An October 2010 story in The Las Vegas Review-Journal noted that the family reunion business was thriving in Vegas — one owner of 18 casino resorts described it as his 'bread and butter" on summer weekends. It's easy to see why adults and their adult children appreciate Las Vegas: diversity of entertainment, cheap group rates, copious buffets and perhaps the fact that the family dirty laundry stays in Vegas after everyone goes home.
4. Adult Travel Caters to Tiny Travelers
Travel with children under 18 has also increased across all segments of the leisure market. Adventure travel especially has benefitted from two positive trends — healthier, more affluent grandparents and the pro-environment movement — to develop an array of family adventures catering to different ages, abilities and interests. Western River Expeditions, where whitewater rafting adventures begin at age 5 under the tutelage of River Jesters, is just one provider.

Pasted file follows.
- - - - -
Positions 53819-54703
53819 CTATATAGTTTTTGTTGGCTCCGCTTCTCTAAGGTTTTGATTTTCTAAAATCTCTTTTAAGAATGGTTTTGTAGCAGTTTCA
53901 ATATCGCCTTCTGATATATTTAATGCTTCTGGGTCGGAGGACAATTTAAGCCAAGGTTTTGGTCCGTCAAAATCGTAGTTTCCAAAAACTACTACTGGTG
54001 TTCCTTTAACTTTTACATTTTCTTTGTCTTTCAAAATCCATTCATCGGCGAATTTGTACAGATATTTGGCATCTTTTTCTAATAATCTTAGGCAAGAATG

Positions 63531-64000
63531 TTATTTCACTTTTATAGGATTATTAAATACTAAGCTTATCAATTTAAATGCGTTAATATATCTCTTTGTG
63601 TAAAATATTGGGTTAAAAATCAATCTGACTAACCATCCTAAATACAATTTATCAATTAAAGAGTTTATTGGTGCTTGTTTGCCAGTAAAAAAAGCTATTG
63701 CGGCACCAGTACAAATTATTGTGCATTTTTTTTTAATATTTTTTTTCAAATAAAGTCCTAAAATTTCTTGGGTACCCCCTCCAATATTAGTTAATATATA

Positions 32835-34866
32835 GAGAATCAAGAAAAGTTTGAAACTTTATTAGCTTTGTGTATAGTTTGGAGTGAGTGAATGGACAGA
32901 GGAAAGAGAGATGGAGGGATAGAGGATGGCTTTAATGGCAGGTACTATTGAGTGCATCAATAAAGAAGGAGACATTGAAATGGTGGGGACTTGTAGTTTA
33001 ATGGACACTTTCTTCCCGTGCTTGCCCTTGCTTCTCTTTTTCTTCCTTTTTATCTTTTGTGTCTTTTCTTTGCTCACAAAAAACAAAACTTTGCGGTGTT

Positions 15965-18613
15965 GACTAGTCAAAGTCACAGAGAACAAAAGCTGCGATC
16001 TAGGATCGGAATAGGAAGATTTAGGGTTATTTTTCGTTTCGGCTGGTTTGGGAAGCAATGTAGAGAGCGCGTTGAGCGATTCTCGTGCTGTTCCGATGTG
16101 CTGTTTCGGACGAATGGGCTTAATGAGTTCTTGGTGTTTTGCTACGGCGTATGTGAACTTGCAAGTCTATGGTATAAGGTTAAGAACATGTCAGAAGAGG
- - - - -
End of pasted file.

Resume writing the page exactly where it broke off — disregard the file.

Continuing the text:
Several African safari operators now handle pre-schoolers who are too squirmy to sit through wildlife tracking by putting them in environment and nature camps staffed by local educators.
5. Fitness & Environment Fuel Adventure Travel
Slackers are out; activity is in. Couch potatoes are being urged by everyone from First Lady Michelle Obama to Nintnedo's Wii to get off their seats and participate. The Princess Cruise/Ipsos "Relaxation Report" in October 2010 showed that 55% of vacationers actually preferred to get up early rather than sleep in on vacation (though most preferred watching the sunset to watching the sunrise.)